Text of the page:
Caponata with a Greek Twist
A trip to southern Italy inspired this “Greek” version of Caponata, the classic Sicilian summer eggplant stew. In my Ikaria cooking classes, we make all sorts of Mediterranean eggplant recipes and at least one combines eggplant with raisins or Corinthian currants, but it’s for a stuffed eggplant dish and it’s always a cooking class favorite. Throughout the Mediterranean, all sorts of recipes for eggplant abound. Whether in the Greek diet, Italian cooking, or in other Mediterranean traditions, Mediterranean recipes overall combine this classic summer vegetable with almost every imaginable herb, spice, and more. There are countless plant-based Greek recipes for eggplant. The marriage of eggplant and raisins is delicious, too, if unusual! Extra virgin olive oil, other fresh summer vegetables, Santorini capers and caper leaves, and one of my favorite Greek ingredients, petimezi, give this caponata a Greek twist!
PREP TIME 20 minutes
COOK TIME 40 minutes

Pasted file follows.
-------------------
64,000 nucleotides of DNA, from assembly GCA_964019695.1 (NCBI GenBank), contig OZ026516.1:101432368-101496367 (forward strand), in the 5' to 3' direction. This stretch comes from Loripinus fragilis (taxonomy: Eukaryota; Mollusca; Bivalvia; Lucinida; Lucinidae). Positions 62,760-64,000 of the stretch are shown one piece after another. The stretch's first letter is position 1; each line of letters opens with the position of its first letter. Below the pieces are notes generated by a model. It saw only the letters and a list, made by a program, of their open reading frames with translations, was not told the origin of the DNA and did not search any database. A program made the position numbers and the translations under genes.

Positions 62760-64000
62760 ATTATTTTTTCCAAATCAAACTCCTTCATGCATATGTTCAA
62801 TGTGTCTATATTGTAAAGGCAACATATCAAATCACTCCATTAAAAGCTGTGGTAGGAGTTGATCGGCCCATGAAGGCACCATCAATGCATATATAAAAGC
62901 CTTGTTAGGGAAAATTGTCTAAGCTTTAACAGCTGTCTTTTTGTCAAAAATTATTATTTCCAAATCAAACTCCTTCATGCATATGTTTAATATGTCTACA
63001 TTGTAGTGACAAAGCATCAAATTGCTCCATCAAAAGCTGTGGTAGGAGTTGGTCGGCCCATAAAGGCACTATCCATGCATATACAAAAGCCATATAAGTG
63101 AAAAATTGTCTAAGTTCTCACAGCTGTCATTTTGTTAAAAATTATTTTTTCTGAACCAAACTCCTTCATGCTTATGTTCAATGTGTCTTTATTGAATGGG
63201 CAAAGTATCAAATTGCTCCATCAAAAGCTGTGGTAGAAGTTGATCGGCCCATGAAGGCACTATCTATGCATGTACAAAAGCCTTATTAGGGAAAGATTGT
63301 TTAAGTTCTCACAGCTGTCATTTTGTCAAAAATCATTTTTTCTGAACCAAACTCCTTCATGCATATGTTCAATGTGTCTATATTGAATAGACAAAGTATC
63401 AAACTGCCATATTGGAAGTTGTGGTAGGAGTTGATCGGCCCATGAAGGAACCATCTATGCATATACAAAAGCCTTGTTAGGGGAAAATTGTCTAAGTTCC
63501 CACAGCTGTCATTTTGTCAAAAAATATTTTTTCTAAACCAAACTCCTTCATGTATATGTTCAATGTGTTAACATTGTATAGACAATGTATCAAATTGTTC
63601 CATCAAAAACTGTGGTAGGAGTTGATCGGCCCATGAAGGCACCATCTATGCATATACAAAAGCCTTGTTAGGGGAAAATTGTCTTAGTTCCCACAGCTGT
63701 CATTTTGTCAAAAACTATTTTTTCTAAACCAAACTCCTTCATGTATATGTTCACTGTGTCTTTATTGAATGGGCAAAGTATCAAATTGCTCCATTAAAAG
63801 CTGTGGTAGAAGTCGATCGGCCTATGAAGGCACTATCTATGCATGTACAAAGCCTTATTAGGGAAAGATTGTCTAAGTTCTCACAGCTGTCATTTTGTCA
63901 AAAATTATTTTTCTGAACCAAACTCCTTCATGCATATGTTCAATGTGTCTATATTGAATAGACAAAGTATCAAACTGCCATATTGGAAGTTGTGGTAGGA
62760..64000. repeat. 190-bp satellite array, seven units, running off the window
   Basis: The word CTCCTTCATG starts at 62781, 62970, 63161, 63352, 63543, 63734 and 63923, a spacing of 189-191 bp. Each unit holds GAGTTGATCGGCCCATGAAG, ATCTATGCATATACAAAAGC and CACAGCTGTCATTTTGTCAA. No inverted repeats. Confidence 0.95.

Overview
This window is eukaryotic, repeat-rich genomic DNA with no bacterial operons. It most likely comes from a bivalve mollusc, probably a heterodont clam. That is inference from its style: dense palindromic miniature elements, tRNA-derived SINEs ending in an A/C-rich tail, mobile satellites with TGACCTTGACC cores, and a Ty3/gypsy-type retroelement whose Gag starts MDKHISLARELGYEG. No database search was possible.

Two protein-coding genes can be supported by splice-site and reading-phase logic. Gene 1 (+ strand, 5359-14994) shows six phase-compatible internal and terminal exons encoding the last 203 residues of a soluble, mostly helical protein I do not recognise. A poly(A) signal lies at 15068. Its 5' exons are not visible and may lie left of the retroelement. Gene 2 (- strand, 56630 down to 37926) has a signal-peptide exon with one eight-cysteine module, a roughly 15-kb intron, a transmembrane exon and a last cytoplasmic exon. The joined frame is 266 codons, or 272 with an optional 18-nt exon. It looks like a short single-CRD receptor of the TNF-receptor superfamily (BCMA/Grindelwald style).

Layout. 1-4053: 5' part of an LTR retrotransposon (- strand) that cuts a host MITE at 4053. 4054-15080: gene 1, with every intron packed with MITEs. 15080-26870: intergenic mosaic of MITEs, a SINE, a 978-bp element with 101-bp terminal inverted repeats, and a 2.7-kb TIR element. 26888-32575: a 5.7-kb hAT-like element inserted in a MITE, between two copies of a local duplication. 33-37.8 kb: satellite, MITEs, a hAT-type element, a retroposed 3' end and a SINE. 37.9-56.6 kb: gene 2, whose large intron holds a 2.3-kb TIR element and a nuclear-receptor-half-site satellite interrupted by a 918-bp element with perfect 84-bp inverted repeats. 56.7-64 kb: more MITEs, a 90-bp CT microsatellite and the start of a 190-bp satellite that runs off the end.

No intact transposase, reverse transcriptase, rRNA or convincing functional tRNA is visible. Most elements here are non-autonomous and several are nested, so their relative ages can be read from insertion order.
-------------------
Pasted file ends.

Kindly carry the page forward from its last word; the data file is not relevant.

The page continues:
Heat 3 tablespoons of the oil over medium heat in a large, heavy nonstick skillet and add the onion, celery and pepper. Cook, stirring until the onion turns golden, the pepper is soft, and the celery is lightly caramelized for about 12 to 15 minutes. Add the garlic. Cook together for a minute until the garlic softens.
Add the tomatoes, olives, and currants or raisins. Season lightly with salt and gently stir in half the petimezi. Cook for 15 - 20 minutes, until the mixture is thick.
Heat half the remaining olive oil over medium high heat and add about half the eggplant, stirring gently until lightly browned and about half-way cooked. Remove and set aside. Repeat with remaining eggplant. Transfer the half-cooked eggplant to the caponata mixture and toss to combine. Drizzle in remaining petimezi and the balsamic and stir. Stir in the capers, julienned caper leaves and toasted pine nuts. Season to taste with salt and pepper.
Cook everything together for about 6 to 7 minutes to give the ingredients and flavors a chance to meld. Remove from heat and let cool. Serve in a bowl as a topping for bruschetta, as an appetizer, or as a topping for pasta. It’s delicious at room temperature and even better the next day!